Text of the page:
1. Body TwistSit on the edge of a seat. Sit tall. Turn your shoulders to the right. Place your right hand behind you. Twist your body and head to the right as far as you can go without any pain, only a stretched feeling. Hold. Try to relax and breathe.

    2. Wall HangFace a wall and stand with your feet about 30cm from the wall. Lift your hands straight above your head and place palms on wall, as high as possible. Lean forward without arching your back. The stretch should be felt under the arms and in your chest. If this is too easy, take the feet further back from the wall.

    If you can reach, rest your hands on the frame at the top of the door. Keeping your arms straight, slowly lean forward until you feel a gentle stretch. Hold. Do not over-stretch.

    3. Doorway Bend

    Stand near a doorway. Lift your arm to the side, up to shoulder height. Bend your elbow to 90 degrees and place the entire forearm on the door frame. Gently turn your body away from the arm and feel a stretch in the shoulder and chest. Hold. Repeat on the other arm.

    4. Side Bend

    Sit tall in a chair that doesnt have arms.Lift one arm over your head and curve your body to the side.Keep your buttock firmly on the seat so you dont tip the body.A stretch should be felt on the side of the body. Hold. Repeat for the other side. Do not lean forward or backwards.

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    The Potential Neuroprotective Effect Of Exercise

    Arguably the most important benefit of exercise if you have Parkinsons disease is its neuroprotective effects. The Parkinsons Foundation defines neuroprotection as defenses against the damage, degeneration, and/or death of neurons, or the cells in your nervous system.

    This is important, given that Parkinsons interferes with the neurons in your brain that control body movement.

    In fact, the Parkinsons Foundation says that interventions that provide neuroprotective benefits, including exercise, can change the course of Parkinsons disease in other words, slow the progression of symptoms.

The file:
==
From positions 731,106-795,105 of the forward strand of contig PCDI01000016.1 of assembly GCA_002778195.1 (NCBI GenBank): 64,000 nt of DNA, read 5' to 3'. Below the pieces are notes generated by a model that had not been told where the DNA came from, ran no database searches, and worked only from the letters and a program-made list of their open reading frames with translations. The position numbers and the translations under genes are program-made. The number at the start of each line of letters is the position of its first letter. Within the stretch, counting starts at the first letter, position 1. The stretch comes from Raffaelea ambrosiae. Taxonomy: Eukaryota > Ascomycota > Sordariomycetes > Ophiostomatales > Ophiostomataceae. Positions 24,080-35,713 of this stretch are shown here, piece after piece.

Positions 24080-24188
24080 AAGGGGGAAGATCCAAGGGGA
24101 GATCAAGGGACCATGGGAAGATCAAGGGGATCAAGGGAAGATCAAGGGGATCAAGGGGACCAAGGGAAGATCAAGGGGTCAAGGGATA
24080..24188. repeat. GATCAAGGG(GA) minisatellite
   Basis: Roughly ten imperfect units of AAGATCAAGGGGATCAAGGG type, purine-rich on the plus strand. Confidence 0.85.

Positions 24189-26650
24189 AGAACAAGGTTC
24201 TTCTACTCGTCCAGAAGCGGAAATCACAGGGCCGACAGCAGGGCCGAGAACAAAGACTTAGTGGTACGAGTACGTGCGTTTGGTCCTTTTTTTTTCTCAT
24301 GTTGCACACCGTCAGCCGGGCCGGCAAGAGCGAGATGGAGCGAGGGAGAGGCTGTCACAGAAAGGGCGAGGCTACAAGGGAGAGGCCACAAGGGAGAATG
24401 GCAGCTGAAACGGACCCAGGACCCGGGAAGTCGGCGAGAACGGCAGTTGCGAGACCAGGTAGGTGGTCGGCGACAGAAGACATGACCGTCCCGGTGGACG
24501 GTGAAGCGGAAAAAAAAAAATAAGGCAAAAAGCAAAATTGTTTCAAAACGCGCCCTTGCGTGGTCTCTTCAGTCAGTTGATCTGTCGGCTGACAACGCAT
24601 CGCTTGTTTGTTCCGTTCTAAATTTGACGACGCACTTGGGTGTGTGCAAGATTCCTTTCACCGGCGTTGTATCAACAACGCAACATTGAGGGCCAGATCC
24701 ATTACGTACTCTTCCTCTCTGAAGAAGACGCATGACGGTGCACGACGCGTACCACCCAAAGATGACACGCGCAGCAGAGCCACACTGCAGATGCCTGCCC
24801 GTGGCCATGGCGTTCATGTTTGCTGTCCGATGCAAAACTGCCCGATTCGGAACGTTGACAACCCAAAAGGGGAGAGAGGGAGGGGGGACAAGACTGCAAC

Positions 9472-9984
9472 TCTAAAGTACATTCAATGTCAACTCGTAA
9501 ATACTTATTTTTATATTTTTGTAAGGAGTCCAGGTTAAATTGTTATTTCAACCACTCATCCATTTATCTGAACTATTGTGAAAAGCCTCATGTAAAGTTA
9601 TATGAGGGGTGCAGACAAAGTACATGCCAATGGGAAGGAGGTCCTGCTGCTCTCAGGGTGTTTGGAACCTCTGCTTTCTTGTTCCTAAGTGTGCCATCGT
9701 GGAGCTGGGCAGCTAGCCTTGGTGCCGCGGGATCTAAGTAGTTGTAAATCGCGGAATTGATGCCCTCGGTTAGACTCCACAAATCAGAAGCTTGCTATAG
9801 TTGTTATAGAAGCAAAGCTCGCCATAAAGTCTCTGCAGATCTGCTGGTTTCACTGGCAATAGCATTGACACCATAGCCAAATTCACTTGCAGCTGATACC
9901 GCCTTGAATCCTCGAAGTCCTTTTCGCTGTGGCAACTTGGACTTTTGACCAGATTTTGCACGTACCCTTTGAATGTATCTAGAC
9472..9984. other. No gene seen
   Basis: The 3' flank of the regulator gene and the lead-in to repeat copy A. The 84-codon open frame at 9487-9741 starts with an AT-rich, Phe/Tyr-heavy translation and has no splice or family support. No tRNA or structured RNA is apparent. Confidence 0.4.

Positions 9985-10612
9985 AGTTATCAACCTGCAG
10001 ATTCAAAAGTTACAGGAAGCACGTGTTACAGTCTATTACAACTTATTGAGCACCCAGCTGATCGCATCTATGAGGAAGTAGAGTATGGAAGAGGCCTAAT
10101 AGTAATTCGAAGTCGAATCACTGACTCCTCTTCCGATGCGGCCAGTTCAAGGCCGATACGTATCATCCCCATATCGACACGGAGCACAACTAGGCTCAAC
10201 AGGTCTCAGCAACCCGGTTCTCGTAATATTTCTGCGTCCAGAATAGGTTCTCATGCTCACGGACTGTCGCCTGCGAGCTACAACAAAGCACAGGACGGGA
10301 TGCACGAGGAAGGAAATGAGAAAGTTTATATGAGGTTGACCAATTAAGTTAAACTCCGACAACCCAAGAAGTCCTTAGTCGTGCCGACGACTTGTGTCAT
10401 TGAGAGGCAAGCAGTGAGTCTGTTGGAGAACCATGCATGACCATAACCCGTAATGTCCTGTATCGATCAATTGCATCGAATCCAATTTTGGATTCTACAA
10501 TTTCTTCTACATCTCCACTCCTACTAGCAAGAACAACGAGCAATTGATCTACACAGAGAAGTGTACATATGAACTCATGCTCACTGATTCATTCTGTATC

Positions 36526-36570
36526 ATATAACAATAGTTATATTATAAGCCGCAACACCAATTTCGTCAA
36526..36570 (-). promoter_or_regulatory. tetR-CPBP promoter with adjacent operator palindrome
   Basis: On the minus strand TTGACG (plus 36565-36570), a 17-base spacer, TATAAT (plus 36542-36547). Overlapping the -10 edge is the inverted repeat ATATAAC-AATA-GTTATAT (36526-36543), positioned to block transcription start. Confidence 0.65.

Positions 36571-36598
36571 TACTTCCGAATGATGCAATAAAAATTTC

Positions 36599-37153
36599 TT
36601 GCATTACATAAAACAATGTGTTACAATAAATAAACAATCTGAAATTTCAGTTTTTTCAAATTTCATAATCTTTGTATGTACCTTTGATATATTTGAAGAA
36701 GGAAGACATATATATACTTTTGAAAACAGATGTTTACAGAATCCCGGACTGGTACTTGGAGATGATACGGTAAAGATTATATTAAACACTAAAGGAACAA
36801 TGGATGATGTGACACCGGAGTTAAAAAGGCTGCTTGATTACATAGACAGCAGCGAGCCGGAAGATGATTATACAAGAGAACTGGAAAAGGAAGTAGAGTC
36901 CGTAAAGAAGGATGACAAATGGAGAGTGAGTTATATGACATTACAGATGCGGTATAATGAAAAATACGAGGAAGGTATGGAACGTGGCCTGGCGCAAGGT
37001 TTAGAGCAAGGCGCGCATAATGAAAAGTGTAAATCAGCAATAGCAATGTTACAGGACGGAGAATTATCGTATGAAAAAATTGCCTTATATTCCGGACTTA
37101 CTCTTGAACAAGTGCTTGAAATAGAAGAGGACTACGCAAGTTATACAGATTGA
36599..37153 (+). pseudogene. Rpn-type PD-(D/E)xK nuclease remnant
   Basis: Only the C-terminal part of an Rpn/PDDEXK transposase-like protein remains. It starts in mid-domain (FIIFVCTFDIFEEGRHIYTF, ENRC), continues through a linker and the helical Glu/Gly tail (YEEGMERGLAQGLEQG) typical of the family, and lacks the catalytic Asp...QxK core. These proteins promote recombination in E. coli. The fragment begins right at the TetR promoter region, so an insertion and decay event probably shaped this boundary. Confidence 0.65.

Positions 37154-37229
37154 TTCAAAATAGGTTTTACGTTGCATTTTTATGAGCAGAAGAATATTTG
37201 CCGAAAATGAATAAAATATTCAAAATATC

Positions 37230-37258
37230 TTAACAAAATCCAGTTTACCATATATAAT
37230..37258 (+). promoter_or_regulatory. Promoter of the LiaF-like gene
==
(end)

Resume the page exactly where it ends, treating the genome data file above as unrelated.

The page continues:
What Does A Parkinsons

    Exercise for Parkinson

    Its important to practice Parkinsons specific exercises rather than general exercise training to improve movement because of the type of brain stimulation each type of exercise produces.

    Your brain has the ability to help you move better. It learns from all stimulation applied to it, including exercise, and has an enormous capacity to re-wire the neural connections for improved movement. You may not have noticed, but, getting off a low chair, rolling in bed and picking up a cup of water all require infinite amounts of fine-tuning as your brain prepares, conducts and evaluates the task. Your brain is receiving constant feedback about the environment so that it can move with the appropriate amount of speed, power and accuracy to be effective and efficient.

    Dopamine deficiency can lead to the continuing reduction of movement, speed and power. Instead of getting up from the chair first time round, it may mean that you have to use your arms to push up, or rock back and forth a bit to get enough momentum to stand up. It is the chronic reduction in a movement that makes big movements like walking and small movements like writing so challenging.

    Parkinsons specific exercise will teach you how to move with amplitude, power and speed in everyday tasks so that you can get back to doing the things you enjoy doing. By increasing your overall activity level, Parkinsons specific exercise may also slow down the symptom progression of your Parkinsons.

    Exercise frequency

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    The Benefits Of Yogafor Parkinsons Disease

    According to the Parkinsons Foundation, yoga can help with flexibility, breathing, and posture as well as relaxation and stress reduction. Best of all, its a self-paced activity, the foundation adds, which means you dont have to perform certain exercises if your physical limitations get in the way. Bonus: Your routine can be modified depending on your needs for example, doing seated yoga in a chair.